Stapleton on the NMFA mess: “The brother has taken the hit”
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State Rep. Sheryl Williams Stapleton (D-Albuquerque) says other heads should roll in the investigation and pending prosecution connected to the New Mexico Finance Authority’s fraudulent audit that has put the state’s bond ratings into question.
“I think the brother has taken the hit for everyone above him and I think that is so unfair,” Rep. Stapleton said this morning (Oct. 11) during a Roundhouse committee meeting hearing discussing the NMFA affair, according to Associated Press.
Stapleton was referring to Greg Campbell, the former controller at the NMFA who admitted in a brief television interview after his arrest that the controversy “would be my blame.”
Campbell and Stapleton are African American.
Stapleton complained that Campbell is being made “the fall guy” and that others in the NMFA should have been charged in the incident or have lost their jobs.
Last month, a grand jury in Santa Fe refused to indict NMFA chief operating officer John T. Duff on charges that he worked together with Campbell to manipulate financial figures but the grand jury did indict Campbell on eight counts of securities fraud and four counts of forgery.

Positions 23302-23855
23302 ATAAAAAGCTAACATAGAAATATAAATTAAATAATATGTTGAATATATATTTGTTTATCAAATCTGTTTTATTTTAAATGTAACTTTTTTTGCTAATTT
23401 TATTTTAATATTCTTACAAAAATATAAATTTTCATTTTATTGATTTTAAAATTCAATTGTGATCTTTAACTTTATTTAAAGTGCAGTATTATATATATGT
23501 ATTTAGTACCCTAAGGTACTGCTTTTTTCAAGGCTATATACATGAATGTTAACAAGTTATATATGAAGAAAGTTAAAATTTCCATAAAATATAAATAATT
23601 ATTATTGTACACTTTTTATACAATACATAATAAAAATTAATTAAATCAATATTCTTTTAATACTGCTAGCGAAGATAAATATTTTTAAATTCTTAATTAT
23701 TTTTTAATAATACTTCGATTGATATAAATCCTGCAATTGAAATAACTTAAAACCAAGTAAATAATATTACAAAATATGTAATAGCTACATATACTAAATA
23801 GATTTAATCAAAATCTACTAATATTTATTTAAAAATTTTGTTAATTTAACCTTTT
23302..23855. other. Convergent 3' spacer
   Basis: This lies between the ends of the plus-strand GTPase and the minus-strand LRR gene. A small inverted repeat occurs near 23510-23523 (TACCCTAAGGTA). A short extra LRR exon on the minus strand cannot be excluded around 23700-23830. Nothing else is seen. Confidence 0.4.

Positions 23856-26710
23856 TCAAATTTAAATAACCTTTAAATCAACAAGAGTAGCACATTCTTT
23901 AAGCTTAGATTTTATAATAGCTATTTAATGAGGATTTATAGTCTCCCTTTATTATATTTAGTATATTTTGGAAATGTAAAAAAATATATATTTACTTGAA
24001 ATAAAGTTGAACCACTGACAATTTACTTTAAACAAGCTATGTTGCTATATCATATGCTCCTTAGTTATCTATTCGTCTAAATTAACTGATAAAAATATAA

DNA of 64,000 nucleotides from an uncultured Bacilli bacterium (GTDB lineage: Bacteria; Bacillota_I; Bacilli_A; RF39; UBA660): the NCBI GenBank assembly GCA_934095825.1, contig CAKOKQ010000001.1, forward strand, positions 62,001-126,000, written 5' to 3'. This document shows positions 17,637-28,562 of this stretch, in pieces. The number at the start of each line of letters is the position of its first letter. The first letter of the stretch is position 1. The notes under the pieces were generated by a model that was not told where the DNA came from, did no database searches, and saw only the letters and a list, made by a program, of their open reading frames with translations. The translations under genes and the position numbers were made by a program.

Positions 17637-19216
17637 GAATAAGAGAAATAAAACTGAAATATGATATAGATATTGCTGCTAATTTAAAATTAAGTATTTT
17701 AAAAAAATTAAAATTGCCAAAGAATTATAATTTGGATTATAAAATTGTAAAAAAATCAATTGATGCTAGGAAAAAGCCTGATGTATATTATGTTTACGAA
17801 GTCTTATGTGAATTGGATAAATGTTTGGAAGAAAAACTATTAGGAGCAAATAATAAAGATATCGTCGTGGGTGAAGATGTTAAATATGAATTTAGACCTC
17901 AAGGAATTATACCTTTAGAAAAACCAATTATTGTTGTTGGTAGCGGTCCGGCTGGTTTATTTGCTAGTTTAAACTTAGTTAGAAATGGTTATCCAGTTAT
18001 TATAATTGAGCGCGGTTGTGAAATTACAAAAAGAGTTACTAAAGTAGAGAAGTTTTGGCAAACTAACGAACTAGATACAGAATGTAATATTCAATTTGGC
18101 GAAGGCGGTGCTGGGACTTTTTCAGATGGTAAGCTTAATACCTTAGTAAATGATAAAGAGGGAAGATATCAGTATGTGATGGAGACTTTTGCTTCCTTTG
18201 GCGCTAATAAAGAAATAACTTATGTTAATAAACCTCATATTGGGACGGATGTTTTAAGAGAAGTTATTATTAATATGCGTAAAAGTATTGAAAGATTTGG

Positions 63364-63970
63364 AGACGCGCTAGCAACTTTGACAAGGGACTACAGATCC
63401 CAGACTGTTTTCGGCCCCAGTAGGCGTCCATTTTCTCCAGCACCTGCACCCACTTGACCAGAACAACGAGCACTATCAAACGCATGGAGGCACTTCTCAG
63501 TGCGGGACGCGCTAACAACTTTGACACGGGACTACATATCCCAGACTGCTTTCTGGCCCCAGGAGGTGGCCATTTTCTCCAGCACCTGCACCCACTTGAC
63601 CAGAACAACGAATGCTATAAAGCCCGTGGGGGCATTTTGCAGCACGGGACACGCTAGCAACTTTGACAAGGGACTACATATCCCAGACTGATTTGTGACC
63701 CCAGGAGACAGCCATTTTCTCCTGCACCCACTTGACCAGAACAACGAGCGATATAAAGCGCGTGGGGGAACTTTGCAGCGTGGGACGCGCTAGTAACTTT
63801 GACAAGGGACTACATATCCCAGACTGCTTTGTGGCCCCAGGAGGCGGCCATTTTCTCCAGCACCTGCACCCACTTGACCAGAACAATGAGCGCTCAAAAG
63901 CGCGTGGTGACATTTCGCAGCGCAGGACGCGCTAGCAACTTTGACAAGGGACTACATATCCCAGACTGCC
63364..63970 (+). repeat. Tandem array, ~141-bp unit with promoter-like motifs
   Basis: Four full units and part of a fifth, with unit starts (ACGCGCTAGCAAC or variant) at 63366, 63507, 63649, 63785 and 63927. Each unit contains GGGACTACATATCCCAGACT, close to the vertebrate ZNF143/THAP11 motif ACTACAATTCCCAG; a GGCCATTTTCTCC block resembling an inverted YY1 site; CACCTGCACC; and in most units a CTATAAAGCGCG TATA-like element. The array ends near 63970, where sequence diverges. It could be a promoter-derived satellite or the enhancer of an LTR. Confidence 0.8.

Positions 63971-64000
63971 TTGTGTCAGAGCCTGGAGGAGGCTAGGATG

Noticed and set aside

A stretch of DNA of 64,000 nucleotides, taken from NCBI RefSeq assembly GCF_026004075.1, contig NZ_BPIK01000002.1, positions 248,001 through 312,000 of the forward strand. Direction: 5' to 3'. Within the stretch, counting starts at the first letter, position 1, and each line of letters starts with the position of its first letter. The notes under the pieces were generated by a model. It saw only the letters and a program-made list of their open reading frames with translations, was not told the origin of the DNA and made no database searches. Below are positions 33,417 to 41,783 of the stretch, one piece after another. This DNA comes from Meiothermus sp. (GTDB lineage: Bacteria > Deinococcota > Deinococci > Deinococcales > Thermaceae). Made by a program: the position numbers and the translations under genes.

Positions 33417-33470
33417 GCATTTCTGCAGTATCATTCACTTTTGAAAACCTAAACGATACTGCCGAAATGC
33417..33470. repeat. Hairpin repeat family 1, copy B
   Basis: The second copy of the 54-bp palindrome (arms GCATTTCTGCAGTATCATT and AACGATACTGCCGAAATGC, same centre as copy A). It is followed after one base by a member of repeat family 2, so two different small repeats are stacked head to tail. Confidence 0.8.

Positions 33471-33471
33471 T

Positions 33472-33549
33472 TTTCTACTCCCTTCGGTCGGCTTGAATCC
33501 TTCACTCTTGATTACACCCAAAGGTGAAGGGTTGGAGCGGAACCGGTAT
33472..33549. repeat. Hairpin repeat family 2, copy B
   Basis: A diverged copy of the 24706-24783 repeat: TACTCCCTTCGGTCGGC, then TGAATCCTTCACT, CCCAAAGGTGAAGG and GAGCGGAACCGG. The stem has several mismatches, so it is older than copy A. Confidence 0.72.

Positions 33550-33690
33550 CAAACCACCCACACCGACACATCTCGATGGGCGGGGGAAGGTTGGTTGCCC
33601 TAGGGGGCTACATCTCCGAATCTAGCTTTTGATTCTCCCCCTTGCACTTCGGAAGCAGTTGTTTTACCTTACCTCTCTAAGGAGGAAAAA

After getting cleared by the grand jury, Duff says he’s considering a lawsuit against the state while two weeks ago, the NMFA board fired the chief executive officer of the authority at the time of the bogus audits — Rick May, who’s also contemplating his own lawsuit “to preserve and protect my longstanding reputation for honesty and integrity.”
The head of the state’s Securities Division, Daniel Tanaka, appeared before the NMFA Oversight Committee on Thursday and told Roundhouse lawmakers that a “catastrophic systemic failure in the controls surrounding the audit progress” led to the controversy that has put a hold on a number of municipal bond and infrastructure projects around the state.
AP quoted Tanaka saying that “Senior management created an atmosphere which allowed fraudulent activity to flourish,” adding that the audit was needed as part of financial and legal materials for a $24 million bond issue in March of this year. Tanaka told lawmakers he’s not sure what the motivation was but said Campbell admitted to investigators that he had forged the audit.
To read the entire AP story, click here.